A Thing of the Past


A thing of the past these are coming to be...glaciers that is. 

The following work began long before I was born, I am just using it in a new manner given the current nature of their subjects and the political climate regarding environmental research. The glaciers of the Sierra Nevada were few in numeration once "discovered" by white settlers and explorers like John Muir in the 1870's, and have dwindled since then in dramatic fashion. In late 2017 I was looking through research piles and records, and decided to use the reports and imagery from some of the studies done from 1932-1949. Scanning and printing out digital negatives to produce traditional silver gelatin prints, before applying my hand in the Mordancage process to these images brought back to life. 

Mordancage attacks sensitized silver (dark tones and shadows) which is highly exampled in the "Tributary" section of my "Downstream" project. Here I am using the process to due the same; communicating decay, fragility and the passage of time in these respected locations. The new EPA and US Interior Department  has made it's position on climate research and conservation very clear, as they value both in such low regards, that the corrosive process reflects the current respect by our administration. 

This process does not affect highlights so greatly, so areas of not yet exposed earth remain protected from the Mordancage by the glacier itself, mimicking the hanging presence of life that still remains here up high in California. These glaciers, like Lyell and Maclure being the largest left, help provide the Tuolumne River with water flow into the late summer and fall until the seasons change bringing forth precipitation, and temperatures to hold that power in the peaks for months to come. Glacier decay in California is extreme, as it is in the rest of the nation, like Montana for example ( Glacier National Park has lost 83% of its glaciers in the past two century's) .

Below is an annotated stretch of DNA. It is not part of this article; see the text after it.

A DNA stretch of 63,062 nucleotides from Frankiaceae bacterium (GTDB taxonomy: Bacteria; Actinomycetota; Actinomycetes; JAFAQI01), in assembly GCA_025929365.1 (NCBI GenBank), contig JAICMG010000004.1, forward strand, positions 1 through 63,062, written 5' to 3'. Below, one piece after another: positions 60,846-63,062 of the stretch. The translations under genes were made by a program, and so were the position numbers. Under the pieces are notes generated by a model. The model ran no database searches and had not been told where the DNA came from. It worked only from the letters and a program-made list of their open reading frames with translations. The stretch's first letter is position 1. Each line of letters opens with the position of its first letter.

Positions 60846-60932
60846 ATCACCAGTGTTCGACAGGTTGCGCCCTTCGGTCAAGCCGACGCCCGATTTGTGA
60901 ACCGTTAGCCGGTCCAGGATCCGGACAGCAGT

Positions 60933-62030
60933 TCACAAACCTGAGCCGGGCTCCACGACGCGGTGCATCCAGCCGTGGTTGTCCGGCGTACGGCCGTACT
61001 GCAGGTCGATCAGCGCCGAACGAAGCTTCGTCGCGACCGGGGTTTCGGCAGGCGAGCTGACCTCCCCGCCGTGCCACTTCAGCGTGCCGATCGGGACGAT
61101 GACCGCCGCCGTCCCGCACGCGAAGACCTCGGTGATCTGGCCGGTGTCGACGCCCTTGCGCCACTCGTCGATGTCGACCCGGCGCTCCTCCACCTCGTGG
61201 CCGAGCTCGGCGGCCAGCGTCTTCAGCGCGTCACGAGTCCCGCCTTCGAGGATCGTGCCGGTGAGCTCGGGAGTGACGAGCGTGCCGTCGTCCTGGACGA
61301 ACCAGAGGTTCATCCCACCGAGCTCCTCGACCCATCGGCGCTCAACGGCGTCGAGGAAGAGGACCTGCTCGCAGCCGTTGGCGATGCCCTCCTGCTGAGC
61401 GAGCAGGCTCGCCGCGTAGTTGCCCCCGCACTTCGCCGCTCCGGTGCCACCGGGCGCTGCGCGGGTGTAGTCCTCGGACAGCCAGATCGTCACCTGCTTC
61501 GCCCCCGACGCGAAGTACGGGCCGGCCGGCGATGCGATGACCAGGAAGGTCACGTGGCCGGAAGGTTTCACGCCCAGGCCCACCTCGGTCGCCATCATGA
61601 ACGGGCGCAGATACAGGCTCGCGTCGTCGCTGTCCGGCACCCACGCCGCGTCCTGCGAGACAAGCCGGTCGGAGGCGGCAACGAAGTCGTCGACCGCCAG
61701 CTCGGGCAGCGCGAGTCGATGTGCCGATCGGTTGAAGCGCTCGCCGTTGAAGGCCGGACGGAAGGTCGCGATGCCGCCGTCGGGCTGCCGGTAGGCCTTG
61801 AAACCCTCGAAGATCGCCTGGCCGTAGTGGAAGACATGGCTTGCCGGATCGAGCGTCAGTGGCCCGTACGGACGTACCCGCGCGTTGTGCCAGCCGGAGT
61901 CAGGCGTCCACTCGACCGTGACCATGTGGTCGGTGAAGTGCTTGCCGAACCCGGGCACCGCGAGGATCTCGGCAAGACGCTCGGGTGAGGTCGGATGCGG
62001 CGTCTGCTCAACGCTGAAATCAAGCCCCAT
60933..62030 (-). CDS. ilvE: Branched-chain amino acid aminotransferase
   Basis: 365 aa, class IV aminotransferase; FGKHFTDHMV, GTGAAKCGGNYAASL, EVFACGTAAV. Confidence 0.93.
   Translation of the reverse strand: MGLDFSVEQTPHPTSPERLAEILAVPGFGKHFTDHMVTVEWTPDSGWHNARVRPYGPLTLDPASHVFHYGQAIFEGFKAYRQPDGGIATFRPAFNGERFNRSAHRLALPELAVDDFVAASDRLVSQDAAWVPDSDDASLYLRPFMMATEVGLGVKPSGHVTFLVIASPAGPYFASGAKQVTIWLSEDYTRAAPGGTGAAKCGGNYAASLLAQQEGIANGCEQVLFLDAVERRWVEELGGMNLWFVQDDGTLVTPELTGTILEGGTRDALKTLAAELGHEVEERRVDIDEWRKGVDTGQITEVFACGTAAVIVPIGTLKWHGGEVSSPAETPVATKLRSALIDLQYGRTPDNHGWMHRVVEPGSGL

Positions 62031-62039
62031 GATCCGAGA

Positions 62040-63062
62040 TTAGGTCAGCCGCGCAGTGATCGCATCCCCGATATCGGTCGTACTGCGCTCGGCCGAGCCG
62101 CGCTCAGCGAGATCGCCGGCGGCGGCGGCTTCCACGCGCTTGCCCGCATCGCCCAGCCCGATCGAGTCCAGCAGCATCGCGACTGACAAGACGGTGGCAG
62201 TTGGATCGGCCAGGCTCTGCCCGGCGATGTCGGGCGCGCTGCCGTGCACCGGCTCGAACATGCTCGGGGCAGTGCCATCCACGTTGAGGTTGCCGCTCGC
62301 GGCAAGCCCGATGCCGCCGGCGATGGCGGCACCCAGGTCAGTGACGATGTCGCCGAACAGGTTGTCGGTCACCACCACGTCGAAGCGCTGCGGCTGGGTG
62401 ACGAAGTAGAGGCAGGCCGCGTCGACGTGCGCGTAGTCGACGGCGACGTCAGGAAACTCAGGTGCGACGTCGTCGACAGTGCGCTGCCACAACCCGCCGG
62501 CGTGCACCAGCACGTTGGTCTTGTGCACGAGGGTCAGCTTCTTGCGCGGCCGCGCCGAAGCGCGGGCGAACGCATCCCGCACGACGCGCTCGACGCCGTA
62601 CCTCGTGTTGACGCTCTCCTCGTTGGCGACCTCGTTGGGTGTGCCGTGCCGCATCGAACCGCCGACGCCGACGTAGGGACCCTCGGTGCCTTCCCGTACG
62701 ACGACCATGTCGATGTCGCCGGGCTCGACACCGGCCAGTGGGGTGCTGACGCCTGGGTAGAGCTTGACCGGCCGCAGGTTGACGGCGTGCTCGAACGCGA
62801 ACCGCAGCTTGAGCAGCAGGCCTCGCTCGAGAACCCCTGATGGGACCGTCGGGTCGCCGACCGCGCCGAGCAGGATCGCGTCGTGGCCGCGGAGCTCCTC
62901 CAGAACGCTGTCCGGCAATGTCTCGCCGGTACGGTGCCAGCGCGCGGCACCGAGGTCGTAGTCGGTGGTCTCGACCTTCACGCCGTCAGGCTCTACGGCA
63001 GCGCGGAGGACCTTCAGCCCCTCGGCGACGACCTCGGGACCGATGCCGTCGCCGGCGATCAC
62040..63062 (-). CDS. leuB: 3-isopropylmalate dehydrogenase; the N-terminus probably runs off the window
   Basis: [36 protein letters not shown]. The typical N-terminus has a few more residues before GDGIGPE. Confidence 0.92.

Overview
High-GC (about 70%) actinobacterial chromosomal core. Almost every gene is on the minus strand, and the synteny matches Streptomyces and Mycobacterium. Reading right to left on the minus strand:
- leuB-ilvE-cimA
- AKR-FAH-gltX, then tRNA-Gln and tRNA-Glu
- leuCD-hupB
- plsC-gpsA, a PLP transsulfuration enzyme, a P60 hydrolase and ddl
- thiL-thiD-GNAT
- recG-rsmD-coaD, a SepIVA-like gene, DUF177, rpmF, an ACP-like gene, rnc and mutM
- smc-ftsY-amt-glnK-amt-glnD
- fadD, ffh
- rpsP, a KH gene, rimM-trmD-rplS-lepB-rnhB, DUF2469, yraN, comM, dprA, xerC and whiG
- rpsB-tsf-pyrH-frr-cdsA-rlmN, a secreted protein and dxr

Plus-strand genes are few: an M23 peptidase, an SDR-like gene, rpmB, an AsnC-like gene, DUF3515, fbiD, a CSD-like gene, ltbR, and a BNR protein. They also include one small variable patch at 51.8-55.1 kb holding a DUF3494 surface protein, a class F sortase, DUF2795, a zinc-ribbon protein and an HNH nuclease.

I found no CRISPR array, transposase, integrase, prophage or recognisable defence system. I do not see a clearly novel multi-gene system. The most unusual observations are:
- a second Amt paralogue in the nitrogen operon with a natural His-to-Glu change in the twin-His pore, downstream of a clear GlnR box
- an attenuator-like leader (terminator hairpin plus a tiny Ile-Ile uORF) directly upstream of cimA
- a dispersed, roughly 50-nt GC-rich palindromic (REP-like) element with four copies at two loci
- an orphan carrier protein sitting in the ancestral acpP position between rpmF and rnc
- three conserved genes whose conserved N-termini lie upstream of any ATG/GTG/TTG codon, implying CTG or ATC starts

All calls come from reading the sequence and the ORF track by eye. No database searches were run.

What is so important about California, is that it feeds much of the nation, and keeps us from collapsing. Without a thriving crop system in the Central Valley, we are forced to rely on grains and meat more from other states and imports from other countries, which will dramatically increase prices at the market, and offer less variety and job shortage. Its a fragile balance, and it starts in the peaks of the Sierra Nevada.